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Research Finds U.S. Shouldn’t Imitate Japan’s Industrial Policy

Stuart Anderson writes in Forbes on new research about Japan’s industrial policy.

The C3 Take
  • New research from the National Foundation for American policy has found that post-war Japanese industrial policy does not work.
  • Specifically, the study found that heavily subsidized industries were the slowest growing sectors of the economy while industries that were driven by private investment were the fastest.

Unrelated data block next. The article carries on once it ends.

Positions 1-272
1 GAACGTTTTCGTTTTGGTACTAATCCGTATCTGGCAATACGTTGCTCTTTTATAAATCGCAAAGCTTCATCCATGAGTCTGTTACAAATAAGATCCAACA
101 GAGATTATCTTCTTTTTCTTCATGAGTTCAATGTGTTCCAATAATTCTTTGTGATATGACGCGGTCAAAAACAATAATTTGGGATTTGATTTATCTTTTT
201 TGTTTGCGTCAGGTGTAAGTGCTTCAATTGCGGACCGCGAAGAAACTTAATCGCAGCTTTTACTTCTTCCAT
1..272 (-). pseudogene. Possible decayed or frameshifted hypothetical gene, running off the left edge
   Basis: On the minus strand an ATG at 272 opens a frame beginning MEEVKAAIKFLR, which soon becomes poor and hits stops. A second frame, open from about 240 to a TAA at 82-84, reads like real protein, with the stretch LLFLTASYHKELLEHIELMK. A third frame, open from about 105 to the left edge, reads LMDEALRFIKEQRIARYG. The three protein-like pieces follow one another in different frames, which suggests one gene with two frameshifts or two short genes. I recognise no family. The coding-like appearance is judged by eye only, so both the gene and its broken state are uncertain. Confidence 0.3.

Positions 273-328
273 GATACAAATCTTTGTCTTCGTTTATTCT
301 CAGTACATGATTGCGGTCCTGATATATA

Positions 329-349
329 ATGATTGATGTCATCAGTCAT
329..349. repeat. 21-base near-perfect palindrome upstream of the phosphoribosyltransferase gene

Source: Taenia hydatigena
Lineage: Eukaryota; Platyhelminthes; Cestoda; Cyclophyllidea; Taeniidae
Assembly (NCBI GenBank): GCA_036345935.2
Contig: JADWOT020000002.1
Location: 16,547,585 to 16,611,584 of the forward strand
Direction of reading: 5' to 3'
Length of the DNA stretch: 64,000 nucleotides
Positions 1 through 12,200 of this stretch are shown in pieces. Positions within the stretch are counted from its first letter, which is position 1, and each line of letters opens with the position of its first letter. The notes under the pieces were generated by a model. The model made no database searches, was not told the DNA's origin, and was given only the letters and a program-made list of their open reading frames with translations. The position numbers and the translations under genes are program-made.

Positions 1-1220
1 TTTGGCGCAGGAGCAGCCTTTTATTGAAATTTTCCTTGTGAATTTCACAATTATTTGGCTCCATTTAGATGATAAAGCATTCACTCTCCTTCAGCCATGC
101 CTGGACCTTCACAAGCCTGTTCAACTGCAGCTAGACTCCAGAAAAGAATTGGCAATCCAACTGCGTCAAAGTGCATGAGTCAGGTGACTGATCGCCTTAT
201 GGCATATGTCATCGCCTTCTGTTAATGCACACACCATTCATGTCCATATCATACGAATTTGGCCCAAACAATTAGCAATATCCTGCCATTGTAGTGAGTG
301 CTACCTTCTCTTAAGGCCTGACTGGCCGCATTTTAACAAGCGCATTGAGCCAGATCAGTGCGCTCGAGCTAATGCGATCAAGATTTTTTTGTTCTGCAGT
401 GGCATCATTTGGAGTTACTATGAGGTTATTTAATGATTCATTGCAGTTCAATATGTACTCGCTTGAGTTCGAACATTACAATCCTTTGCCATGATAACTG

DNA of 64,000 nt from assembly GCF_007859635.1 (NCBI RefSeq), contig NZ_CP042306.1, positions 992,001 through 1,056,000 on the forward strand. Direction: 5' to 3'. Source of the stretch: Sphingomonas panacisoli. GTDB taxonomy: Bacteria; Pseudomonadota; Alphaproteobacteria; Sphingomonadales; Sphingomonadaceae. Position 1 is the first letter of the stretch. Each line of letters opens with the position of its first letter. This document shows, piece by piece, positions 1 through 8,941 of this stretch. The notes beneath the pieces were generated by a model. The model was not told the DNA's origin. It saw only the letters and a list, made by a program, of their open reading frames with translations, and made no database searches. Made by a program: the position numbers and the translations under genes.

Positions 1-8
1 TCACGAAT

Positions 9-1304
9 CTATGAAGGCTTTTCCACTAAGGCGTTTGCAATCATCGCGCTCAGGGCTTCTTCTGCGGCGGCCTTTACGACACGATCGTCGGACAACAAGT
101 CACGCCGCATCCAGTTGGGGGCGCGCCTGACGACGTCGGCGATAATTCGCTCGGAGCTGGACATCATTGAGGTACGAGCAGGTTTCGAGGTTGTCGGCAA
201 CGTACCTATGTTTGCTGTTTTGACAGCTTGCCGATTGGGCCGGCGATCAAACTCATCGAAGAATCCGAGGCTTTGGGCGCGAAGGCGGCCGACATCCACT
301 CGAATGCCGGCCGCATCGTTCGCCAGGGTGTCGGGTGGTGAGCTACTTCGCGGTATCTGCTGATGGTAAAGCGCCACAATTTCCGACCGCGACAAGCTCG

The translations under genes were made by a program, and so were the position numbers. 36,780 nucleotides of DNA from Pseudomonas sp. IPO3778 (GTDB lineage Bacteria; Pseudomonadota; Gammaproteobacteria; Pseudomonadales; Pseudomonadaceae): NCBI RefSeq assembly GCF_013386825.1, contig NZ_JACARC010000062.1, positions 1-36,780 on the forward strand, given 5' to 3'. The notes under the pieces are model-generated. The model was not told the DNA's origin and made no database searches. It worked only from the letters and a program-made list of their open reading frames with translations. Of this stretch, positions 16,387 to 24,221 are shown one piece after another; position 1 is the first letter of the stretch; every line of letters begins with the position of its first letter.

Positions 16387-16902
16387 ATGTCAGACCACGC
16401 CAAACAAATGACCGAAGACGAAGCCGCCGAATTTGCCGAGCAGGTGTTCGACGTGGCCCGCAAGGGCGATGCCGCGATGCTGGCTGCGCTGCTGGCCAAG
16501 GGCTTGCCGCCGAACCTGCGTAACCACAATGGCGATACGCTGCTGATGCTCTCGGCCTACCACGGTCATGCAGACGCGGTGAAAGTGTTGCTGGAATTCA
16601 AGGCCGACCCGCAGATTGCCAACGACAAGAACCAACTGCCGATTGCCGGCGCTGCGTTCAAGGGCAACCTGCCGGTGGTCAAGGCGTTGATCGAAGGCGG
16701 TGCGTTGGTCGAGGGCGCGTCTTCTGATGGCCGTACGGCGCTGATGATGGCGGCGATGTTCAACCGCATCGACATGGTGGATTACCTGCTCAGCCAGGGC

• As the United States looks to accelerate clean technologies, Japan’s industrial strategy provides a cautionary tale. We should embrace economic freedom and private sector innovation, not subsidies and government cronyism.

“Beason found that Japanese industrial policy did not favor ‘rapidly growing sectors’ and gave a great deal of support to business sectors that did not grow much at all. To conduct the research, Beason examined four measures of industrial policy used by the Japanese government during the 1955-1990 period: 1) subsidized government loans to industry, 2) subsidies, 3) tariff protection and 4) tax relief.”

Read the full article here.

The views and opinions expressed are those of the author’s and do not necessarily reflect the official policy or position of C3.

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